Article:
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CTL eNewsletter: August 2009

Synthetic Protein Production Cuts Costs

Cornell University, Ithaca, NY - Dan Luo, Cornell Professor of Biological and Environmental Engineering, and colleagues are developing synthetic 3-D DNA polymers in a wide variety of applications. The technology, published in several articles in Nature, has a core focus on protein producing gels (“P-gels”). P-gel could cut protein production costs by an estimated twenty times and rapidly produce proteins up to 300 times more efficiently than existing methods. Currently, proteins produced for pharmaceutical and industrial uses are made using genetically modified bacteria, yeast or mammalian cells. Cell based methods frequently fail, but so far Luo and team have achieved 100% success in producing 16 proteins, including several that are toxic or would otherwise be impossible to make in living cells.


To commercialize P-Gel, Alan Biloski, Ph.D. '82, a senior lecturer in Cornell’s Johnson Graduate School of Management, has joined Luo to establish DNANO Systems, LLC, based in Ithaca, NY. DNANO represents DNA + NANOtechnology. The company also seeks to use 3D DNA polymers to create nanostructures with unique properties for use in diagnostics, drug delivery and microelectronics.

One millimeter square pads of P-gel

For more information about P-gel or other technologies developed by Dr. Luo, contact Jeff Fearn at CCTEC at jcf55@cornell.edu




Parkinson’s Disease Model Mice Help Researchers Evaluate Human Treatments

Weill Cornell Medical College, New York, NY - There are currently two standard types of treatment for Parkinson’s: medication and a surgical technique called deep brain stimulation. Neither approach, however, cures the disease or can stop its progression as it degrades motor skills, speech, and other functions. Dr. Chenjian Li of Weill Cornell Medical College and his colleagues developed a new mouse model of Parkinson’s disease that enables scientists to study disease pathogenic mechanisms and potential drug treatments.


About a third of all cases of Parkinson’s are caused by mutations in a gene called LRRK2 (leucine-rich repeat kinase2 ). Scientists have unsuccessfully tried to recapitulate in mice the symptoms of Parkinson’s by purposefully mutating the native LRRK2 mouse gene. Li’s team took a different approach. Instead of making small mutations in the mouse gene, Li, one of the world’s leading experts in a technology called “bacterial artificial chromosome,” used BAC to introduce a mutant form of the entire human LRRK2 gene into the mouse genome. The team observed that their mice displayed the same symptoms of Parkinson’s disease. The transgenic mice developed movement deficit and like human patients, became able to move normally when treated with the drug levodopa. The mouse model will enable researchers to observe the disease in real time, track its progression at a cellular and molecular level, and test drug candidates that can work better and longer than drugs currently in use such as levadopa.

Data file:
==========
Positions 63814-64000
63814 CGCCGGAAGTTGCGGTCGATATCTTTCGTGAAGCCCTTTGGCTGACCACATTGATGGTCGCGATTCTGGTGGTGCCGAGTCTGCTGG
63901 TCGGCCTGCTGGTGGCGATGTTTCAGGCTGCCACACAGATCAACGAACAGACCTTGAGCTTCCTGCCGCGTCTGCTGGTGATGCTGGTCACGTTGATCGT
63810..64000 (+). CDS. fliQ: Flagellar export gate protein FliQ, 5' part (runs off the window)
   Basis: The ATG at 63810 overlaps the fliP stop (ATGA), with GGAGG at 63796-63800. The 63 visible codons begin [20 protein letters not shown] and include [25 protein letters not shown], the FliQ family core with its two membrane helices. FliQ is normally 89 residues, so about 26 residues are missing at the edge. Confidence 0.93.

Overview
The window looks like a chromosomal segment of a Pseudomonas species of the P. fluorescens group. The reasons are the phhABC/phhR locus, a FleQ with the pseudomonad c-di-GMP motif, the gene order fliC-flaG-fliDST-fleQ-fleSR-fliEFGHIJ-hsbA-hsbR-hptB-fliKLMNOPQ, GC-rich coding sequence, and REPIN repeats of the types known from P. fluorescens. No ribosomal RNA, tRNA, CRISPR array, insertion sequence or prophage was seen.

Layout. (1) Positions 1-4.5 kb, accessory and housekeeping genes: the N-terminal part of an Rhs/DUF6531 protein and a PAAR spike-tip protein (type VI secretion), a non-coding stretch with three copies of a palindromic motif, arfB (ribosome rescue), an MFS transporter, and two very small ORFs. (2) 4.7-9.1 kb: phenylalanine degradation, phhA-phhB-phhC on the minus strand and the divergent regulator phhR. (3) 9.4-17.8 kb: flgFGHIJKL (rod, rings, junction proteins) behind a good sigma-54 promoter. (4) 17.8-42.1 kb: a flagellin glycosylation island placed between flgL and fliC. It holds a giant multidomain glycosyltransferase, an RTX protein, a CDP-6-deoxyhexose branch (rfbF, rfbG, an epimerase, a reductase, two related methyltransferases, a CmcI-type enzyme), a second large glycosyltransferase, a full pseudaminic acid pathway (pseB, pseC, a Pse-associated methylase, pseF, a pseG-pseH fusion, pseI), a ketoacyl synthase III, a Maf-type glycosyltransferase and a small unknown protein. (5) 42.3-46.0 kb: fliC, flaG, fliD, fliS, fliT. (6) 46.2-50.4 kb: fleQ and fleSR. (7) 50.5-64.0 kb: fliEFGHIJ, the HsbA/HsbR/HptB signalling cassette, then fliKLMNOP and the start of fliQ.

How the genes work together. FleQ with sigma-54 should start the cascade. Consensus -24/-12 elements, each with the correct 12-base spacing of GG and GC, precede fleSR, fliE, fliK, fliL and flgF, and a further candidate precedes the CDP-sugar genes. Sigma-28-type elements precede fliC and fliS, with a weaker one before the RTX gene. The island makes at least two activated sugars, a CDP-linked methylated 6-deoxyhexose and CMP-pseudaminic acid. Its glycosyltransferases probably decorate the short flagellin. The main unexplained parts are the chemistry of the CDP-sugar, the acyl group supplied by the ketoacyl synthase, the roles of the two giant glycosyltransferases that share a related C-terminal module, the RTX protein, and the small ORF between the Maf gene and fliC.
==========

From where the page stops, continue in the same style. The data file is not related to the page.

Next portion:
Their research, performed in collaboration with investigators at Columbia University Medical Center and funded by the Michael J. Fox Foundation, appears in the June 7 issue of the journal Nature Neuroscience.


The mice are available for licensing. Further information is available by clicking here.


 


Upcoming Events

Seminar & Social Hour™

Date: September 16, 2009
Time: 5:30PM - 7:00PM
Location: East Hill Office Bldg, 395 Pine Tree Rd, Ithaca, NY


Come and learn about an exciting Cornell technology over drinks and hors d'oeuvres. Jeevak Parpia, Professor, Department of Physics, will discuss Ubiquitous Micromechanics (MEMS).

Entrepreneurship Seminar Series - IP Horror Stories

Date: September 18, 2009
Time: 2:30PM - 4:30PM
Location: East Hill Office Bldg, 395 Pine Tree Rd, Ithaca, NY


Learn about the ins and outs, the ups and downs, and the ways and means of staying out of IP trouble. Speakers include David Rickerby, Choate Hall & Stewart, and Jonathan Schaffer, Johnson Graduate School of Management.

IP & Pizza™, College of Agriculture and Life Sciences

Date: September 29, 2009
Time: 12:00PM - 1:30PM
Location: 400 Riley Robb


Want to know the difference between Authorship vs. Inventorship? Come and find out over free pizza!

Seminar & Social Hour™

Date: October 5, 2009
Time: 5:30PM - 7:00PM
Location: East Hill Office Bldg, 395 Pine Tree Rd, Ithaca, NY


Come and learn about an exciting Cornell technology over drinks and hors d'oeuvres. Walker White, Research Associate in the Department of Computer Science, will present on the topic of Scaling Video Games for Better Playing Experiences. This technology can revolutionize the computer and video game industry.

Cornell Technology Venture Forum™

Date: October 22, 2009
Time: 9:00AM - 8:00PM
Location: East Hill Office Building, 395 Pine Tree Rd Ithaca


The Cornell Technology Venture Forum™ is a one day event that will feature emerging technologies and company presentations and posters. A cocktail reception will follow immediately after the event.

Seminar & Social Hour™

Date: November 3, 2009
Time: 5:30PM - 7:00PM
Location: East Hill Office Bldg, 395 Pine Tree Rd, Ithaca, NY


Come and learn about an exciting Cornell technology over drinks and hors d'oeuvres. Jonathan Butcher, Assistant Professor in Biomedical Engineering, will present his "Device for Mechanical Biopsy of Soft Tissue".

Recent Events

Cornell University Reunion

Date: June 4 & 5, 2009

CCTEC participated in the Cornell Reunion Event to share information about Cornell's technology transfer efforts.

Boot Camp

Date: June 4, 2009

Attendees learned about the many issues and challenges involved in starting a company. Panelists of experts discussed the process of starting a company.

Click here to read more.

Click here to view photos from the event.